Big Joanie are a powerful trio of Black women who refuse to be pigeonholed into one specific genre. Their sound is a mixture of synthesizers, heavy basslines and vocals familiar to grunge and experimental music. They’re a creative group who are recreating what it means to participate in the scene. They craft songs with unbelievable elements of genres that seemingly don’t go together but sound extraordinary.
Fronted by the incredibly talented vocalist Audrey Campbell, Pleasure Venom create seductive rock that resembles early 2000s punk. With strong tonality and killer lyricism, Pleasure Venom don’t need intricate instrumentals to get their talents and creativity across. They’re an overwhelming undervalued band who deliver an otherworldly experience for their listeners.
The TxLips Band
The TxLips Band are a group of extraordinary Black women who are politically active and engaged inside and outside of the alternative community. Sonically, they’re a mix of punk instrumentation with clean vocals that speak to youth, growing up and their experiences. Oftentimes, their songs can shift over to grunge elements, such as “The Dead Pool,” which resembles classic grunge vocals attached to a deep bassline. The TxLips Band are unique and multifaceted who have proven that fact in just one EP and a single.
Winter Wolf are unlike any band on this list. They’re in-your-face honest with a traditional punk sound, including a ska influence, and bring tons of energy to the table. Winter Wolf are an experience all their own. They ensure their audience is aware of their balls-to-the-wall attitude, especially with their single “Dead Body Fuck Party.”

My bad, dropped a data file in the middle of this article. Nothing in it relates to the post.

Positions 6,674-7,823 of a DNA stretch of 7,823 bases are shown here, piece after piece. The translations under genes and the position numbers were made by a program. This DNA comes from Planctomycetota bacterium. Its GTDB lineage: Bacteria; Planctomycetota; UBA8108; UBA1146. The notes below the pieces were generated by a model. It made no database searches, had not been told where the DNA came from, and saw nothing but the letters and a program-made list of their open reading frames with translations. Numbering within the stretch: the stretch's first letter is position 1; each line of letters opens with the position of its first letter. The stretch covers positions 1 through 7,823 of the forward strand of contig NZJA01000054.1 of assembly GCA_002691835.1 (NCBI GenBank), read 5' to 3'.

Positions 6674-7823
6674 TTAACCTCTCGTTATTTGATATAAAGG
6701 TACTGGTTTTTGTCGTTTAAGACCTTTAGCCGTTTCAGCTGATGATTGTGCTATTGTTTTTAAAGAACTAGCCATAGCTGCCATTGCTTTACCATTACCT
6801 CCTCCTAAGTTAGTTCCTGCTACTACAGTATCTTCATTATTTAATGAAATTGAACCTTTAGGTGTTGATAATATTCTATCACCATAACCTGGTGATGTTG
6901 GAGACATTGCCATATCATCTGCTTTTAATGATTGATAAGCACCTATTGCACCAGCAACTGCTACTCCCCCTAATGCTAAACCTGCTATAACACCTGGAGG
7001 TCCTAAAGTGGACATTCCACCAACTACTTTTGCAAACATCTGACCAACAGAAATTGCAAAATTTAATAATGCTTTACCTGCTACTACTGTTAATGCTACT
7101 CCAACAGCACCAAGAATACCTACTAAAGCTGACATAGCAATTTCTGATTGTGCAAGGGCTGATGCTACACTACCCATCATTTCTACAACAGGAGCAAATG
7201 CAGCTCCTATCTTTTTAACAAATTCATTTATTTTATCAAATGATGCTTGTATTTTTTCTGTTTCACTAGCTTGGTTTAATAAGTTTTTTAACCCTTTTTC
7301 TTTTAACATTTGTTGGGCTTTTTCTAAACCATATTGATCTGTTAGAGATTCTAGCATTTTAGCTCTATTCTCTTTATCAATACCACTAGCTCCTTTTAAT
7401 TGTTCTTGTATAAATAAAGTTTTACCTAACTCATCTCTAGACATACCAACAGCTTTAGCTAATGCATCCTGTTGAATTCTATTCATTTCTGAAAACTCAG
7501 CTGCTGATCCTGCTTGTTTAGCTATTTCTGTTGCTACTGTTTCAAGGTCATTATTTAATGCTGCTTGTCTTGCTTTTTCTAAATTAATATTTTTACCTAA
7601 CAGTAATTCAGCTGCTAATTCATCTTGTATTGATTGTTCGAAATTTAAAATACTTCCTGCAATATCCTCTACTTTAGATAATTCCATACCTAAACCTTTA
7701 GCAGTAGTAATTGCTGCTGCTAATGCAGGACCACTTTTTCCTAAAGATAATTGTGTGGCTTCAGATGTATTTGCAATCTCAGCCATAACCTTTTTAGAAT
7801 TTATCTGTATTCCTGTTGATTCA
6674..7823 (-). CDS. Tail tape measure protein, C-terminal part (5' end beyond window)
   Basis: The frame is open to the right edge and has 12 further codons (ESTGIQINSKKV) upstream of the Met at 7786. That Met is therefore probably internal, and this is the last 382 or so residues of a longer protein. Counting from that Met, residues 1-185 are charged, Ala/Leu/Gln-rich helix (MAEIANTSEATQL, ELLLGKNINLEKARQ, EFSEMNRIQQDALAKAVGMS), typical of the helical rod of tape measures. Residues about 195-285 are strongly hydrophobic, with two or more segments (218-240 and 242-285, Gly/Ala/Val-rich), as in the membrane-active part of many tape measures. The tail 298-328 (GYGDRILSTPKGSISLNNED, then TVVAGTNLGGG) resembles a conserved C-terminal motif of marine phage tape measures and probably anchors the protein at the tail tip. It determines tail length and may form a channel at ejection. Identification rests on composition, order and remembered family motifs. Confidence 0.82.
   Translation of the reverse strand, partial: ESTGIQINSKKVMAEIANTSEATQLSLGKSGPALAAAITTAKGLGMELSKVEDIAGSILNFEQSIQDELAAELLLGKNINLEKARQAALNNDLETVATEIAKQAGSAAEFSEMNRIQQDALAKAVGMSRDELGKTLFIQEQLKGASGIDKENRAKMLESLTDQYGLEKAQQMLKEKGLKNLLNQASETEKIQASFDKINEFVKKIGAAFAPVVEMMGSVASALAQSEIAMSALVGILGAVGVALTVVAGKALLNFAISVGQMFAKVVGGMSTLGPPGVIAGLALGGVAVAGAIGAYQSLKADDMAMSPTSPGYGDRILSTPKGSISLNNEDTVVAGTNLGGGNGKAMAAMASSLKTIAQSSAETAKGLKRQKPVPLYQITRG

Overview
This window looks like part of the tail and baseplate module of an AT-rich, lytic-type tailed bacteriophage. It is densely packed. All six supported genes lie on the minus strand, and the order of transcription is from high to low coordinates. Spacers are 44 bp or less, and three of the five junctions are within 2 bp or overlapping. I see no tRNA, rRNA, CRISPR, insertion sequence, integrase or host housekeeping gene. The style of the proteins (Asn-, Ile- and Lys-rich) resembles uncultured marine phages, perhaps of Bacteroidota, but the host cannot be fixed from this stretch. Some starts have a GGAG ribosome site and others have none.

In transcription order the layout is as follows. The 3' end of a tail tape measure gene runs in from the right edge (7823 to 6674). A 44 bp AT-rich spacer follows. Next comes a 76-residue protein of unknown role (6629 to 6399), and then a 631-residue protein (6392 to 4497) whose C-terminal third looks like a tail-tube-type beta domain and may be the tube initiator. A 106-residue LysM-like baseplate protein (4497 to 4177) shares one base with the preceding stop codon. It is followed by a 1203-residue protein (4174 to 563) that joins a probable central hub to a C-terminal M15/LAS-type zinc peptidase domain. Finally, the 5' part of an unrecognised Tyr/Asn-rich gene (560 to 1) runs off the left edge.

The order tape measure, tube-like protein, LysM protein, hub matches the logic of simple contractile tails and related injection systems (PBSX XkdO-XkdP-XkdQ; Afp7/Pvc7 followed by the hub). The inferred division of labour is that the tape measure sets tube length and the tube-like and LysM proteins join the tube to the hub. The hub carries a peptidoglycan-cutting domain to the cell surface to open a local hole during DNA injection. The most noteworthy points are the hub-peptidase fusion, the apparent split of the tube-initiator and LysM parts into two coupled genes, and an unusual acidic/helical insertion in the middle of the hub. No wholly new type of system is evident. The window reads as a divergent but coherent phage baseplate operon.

The Black and Brown femme punk band Squid Ink utilize their platform to tackle racism, misogyny, homophobia, transphobia and so much more. In “Poetic Justice,” they question if they’re able to fit into a world that diminishes their existence. With sharp vocals and heavy instrumentation, Squid Ink remind us that punk is political along with their identities as Black, Brown and femme. Their lyrics and presence alone further emphasize their importance as a band in a whitewashed scene.
Rarely do a band like the 1865 exist who craft their entire existence on a specific event in history. But they do so with such immense importance that it’s unbelievable that not more people are paying attention to them. The 1865’s songs are told from the perspective of a Black person living in post-Emancipation America, outlining a history and experience that is completely erased from mainstream education. With powerful vocals from Carolyn “Honeychild” Coleman, their punk instrumentation mixes naturally with the subject matter. Listening to the 1865 offers an educational experience along with an important discourse on the erasure of Black history in the United States, with punk stylings to frame it all.